I think I covered all the bases. Not sure though. In process of buying a driftboat again myself. No one boat does everything. My cats work awesome, but not for my plugs. The DB's don't handle summer water levels as well as the cats, so on and so on. Have any other questions, let me know.
 

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I too am having a hard time deciding on what boat to get, a 17' Jet Sled Alumaweld Jon Boat, or a decked out Steelheader II Cat. They both have their disadvantages, but most of the time I usally fish by myself and somewhat leaning towards the Jet Sled. I hate it when you can't get anyone to fish with you so you end up only bank fishing. Oh well, can't have everything.

Peter ><>

"Follow Me and I will make you fishers of Men" Matthew 4:19
 

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Skycries.......that's BLASPHEMY!!!!!!!!!!!!!!

How could you say that. I'm in shock. :eek: One can't have everything??? NAHHHHHHHHHH. LOL

Actually, going to be buying a Steelheader III, then a 10' Guide model Steelheader later on. Also a 16' Driftboat (used) and a 21' Northriver Mariner with jetpump near end of year. So, nothing wrong with a little over everything. ;)

If you decide on a Steelheader, let me know. Can give you all the insights, and any extra info you may need.
 

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Mother Nature's Son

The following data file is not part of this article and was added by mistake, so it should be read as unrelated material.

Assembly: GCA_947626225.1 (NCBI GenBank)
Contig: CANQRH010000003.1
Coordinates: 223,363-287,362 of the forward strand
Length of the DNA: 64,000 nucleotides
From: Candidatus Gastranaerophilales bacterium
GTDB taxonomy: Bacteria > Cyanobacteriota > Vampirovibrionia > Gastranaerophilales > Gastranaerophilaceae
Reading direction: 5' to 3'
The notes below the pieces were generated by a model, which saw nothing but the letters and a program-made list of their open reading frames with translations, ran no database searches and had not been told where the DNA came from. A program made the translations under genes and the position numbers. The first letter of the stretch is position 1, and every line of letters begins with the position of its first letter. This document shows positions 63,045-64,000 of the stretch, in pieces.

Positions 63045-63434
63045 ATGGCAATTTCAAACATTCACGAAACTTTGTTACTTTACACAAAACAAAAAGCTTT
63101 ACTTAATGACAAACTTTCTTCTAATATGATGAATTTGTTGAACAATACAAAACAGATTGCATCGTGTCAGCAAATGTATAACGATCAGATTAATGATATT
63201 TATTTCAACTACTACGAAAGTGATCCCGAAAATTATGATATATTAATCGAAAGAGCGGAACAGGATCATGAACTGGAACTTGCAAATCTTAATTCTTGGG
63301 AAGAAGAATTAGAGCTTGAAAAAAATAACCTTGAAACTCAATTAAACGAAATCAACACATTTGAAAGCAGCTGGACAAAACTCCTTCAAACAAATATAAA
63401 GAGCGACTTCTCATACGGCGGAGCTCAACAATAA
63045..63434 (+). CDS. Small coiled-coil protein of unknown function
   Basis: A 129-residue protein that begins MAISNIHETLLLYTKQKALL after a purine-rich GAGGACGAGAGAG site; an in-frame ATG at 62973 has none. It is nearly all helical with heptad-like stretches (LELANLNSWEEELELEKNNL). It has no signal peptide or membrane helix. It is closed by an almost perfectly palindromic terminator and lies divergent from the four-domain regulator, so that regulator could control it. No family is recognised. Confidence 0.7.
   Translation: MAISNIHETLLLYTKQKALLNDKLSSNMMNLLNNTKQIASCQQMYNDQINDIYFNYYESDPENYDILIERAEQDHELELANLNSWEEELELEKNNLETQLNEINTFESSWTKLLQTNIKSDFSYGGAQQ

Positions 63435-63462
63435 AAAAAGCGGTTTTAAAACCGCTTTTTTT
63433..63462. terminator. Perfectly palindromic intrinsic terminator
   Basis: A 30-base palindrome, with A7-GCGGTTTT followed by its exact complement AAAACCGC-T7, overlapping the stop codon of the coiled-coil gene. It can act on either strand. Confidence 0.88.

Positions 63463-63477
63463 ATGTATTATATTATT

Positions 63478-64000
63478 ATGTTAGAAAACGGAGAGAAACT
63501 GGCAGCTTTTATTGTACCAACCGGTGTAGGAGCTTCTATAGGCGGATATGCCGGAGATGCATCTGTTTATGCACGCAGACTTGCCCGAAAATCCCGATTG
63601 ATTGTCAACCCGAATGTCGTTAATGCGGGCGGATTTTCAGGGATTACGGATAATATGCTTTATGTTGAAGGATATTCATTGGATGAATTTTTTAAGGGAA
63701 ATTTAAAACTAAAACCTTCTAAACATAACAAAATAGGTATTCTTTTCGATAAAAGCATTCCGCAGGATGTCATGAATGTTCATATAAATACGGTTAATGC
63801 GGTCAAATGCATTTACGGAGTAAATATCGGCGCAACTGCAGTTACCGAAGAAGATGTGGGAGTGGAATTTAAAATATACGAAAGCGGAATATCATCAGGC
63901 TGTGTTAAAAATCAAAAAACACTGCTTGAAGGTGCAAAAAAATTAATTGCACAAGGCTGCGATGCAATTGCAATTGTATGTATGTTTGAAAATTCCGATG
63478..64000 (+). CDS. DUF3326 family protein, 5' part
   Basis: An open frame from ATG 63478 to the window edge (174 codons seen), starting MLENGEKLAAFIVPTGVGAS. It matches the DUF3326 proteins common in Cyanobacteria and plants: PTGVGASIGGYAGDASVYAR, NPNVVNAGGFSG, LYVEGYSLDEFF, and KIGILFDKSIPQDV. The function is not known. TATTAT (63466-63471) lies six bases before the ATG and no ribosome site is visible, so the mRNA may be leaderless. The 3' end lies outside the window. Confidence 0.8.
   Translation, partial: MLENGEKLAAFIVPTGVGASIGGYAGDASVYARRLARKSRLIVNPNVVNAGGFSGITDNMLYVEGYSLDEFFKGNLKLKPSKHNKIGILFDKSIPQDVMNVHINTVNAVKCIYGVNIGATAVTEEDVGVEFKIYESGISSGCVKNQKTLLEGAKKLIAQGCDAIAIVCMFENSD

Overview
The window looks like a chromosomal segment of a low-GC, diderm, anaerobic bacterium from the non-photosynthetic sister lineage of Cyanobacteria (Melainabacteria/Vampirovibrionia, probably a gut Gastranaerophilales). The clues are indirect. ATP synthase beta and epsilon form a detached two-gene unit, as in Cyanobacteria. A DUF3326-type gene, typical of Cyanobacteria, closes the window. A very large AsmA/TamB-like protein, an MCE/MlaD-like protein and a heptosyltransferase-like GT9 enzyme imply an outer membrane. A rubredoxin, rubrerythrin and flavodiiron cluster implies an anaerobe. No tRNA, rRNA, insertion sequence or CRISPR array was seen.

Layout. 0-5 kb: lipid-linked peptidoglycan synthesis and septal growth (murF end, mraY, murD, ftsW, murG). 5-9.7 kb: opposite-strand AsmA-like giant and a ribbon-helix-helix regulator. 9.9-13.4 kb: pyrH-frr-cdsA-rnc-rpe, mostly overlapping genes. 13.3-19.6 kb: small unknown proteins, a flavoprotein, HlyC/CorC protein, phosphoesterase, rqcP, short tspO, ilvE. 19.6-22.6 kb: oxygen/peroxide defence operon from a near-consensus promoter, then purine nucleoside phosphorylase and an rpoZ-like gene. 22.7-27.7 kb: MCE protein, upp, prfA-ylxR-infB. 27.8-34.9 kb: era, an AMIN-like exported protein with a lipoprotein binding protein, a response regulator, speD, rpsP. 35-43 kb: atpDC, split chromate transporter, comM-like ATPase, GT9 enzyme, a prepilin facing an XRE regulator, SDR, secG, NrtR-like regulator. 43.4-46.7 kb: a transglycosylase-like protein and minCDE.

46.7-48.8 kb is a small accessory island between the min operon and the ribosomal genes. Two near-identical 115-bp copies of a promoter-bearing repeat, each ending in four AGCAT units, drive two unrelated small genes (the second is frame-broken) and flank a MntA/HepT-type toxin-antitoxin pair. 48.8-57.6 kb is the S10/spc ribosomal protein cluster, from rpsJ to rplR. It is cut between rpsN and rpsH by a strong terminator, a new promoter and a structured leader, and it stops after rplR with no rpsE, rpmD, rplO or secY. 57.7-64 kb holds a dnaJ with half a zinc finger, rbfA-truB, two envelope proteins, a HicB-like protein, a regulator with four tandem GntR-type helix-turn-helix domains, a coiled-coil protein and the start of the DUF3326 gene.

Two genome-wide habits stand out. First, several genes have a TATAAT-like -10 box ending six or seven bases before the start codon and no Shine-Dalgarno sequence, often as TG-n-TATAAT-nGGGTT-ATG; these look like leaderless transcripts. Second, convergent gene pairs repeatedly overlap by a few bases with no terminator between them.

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You've probably already considered this but I'll mention my take on it anyway...you've really got to spend some time considering what rivers you plan to fish on most as this will help determine which type of boat to start out with.

If you're leaning toward a drift boat, I'd recommend getting one at least 16 feet long. Smaller boats may maneuver slightly faster, but most people end up trading in smaller boats for one that is around 16 feet in length. Although motors can be put on drift boats, I don't believe that they offer much benefit.

For sleds, get one at least 17 feet in length. You can use it to fish salt and fresh water. You should also consider getting one with some sort of windshield as the rain in the winter can get brutal on the face.

There are two basic designs for sleds with windshields, the center console with a windshield and the traditional windshield at the front. I've owned both designs and both have their advantages and disadvantages.

The advantage to the windshield at the front is that you can also get a top and this will allow you to get out of the rain/wind if necessary. The issue with the center console is that it requires that you stand the entire time while operating it, and that can get to be a bit much depending upon how far you're traveling.